The United States and human rights organizations sharply criticized China's repression and imprisonment of women's rights activists ahead of a high-level U.N. meeting Sunday to promote women's equality. The session will be co-chaired by China's President Xi Jinping.

China hosted the last major U.N. women's conference in Beijing in 1995, and Xi has been proclaiming the importance of women's human rights. But Amnesty International's Roseann Rife said on Saturday Beijing's stance was "hypocritical" when the government continues to jail women activists.

Liesl Gerntholtz of Human Rights Watch said China's participation should include "the brave Chinese women fighting for change," not just "the repressive government."

Over the past three weeks, U.S. Ambassador Samantha Power has put the photos of 20 women activists in the window of the U.S. Mission across the street from U.N. headquarters. She said the women — including three from China — should be at Sunday's meeting, not in jail.

The first photo that went up was of leading Chinese human rights lawyer Wang Yu, who has campaigned against sexual harassment of school girls and defended women's rights activists. She was arrested in July and is being held at a secret location on suspicion of "inciting subversion of state power."

But China isn't the only country targeted for repressing women activists. The U.S. campaign also includes three women from Ethiopia, two each from Azerbaijan, Myanmar and Vietnam, and one each from Iran, Eritrea, Uzbekistan, Egypt, Venezuela and Syria. Ukrainian helicopter pilot Nadezhda Savchenko, who was seized by pro-Russian separatists and is facing charges in Russia, and an unnamed North Korean political prisoner also are among the 20 women.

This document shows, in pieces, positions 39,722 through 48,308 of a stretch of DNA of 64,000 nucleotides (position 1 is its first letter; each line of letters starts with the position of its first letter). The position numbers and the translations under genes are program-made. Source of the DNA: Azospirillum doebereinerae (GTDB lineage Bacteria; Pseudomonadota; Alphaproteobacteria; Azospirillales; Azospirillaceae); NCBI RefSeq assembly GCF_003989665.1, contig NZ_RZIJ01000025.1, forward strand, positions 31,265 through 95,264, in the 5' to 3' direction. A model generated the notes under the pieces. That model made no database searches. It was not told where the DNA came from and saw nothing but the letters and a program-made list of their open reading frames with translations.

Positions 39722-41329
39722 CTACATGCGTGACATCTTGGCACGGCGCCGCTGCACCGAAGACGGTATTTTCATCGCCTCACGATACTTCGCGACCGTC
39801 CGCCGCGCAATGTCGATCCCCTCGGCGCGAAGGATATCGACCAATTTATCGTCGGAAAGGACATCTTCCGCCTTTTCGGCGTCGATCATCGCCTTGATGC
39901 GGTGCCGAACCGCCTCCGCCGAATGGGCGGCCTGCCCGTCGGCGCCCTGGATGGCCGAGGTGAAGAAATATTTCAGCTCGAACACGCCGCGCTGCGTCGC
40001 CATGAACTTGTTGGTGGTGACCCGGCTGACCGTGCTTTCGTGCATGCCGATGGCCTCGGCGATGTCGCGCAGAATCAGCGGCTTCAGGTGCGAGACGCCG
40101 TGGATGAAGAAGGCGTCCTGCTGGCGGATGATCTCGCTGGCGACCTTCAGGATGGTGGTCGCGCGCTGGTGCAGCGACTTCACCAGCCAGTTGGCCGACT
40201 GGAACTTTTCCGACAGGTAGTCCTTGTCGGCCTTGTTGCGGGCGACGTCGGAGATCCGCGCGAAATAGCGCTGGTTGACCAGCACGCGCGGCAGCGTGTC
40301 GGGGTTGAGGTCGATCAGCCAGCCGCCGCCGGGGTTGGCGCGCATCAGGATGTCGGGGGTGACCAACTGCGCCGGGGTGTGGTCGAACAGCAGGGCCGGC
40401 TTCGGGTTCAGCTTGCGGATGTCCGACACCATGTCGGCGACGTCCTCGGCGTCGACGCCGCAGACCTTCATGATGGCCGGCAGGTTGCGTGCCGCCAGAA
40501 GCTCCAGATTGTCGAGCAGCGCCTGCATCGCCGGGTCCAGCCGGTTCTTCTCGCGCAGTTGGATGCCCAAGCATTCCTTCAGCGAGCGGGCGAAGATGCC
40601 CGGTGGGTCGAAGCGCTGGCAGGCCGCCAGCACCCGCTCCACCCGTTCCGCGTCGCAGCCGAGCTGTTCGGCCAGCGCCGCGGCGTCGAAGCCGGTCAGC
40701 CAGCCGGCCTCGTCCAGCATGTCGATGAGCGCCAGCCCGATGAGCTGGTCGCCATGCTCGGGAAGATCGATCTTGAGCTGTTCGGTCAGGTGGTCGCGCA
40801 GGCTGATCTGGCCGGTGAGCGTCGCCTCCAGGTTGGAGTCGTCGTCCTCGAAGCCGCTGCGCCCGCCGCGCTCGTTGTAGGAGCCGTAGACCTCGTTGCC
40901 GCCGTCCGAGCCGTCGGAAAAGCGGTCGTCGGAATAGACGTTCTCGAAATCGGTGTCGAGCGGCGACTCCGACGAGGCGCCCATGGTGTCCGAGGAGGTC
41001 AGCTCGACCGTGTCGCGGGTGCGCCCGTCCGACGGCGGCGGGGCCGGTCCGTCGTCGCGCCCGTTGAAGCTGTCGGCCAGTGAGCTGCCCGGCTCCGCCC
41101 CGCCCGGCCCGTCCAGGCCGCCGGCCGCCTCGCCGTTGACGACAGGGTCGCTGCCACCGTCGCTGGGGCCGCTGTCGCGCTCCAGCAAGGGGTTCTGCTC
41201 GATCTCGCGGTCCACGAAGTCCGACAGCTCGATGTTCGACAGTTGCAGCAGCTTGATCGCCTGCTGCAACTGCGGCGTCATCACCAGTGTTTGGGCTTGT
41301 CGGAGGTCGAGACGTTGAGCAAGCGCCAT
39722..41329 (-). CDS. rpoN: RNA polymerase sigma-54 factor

Since the photos went up, Vietnam has freed Ta Phong Tan, a blogger arrested in 2011 and sentenced to 10 years in prison for "anti-state propaganda," and Egypt's president pardoned Sanaa Seif, sentenced to three years in prison last October for demonstrating without permission.

"While we are pleased that two of the women we highlighted are no longer behind bars, none of the women we have profiled in this campaign should be in prison at all," Power told The Associated Press on Saturday. "So we still have a very, very long way to go. Much further than resolving just the 20 cases we are highlighting this month."

Repression of women's rights activists, however, isn't the main focus of Sunday's meeting, though it is likely to be raised in some speeches.

UN Women, which is co-chairing Sunday's meeting to commemorate the 20th anniversary of the Beijing conference, said more than 70 world leaders are expected to make "concrete commitments and firm pledges" to overcome gaps in women's equality.

UN Women's Executive Director Phumzile Mlambo-Ngcuka says she wants to hear specifics and time frames to end unequal pay, repeal gender-discriminatory laws, end harmful practices like child marriage, the removal of barriers to girls finishing secondary school, and social services to reduce child care currently done by women and girls.

"We need them to commit to increased women's representation in political and economic leadership, with special measures, and to effective engagement of men and boys" in the campaign for women's equality, she said.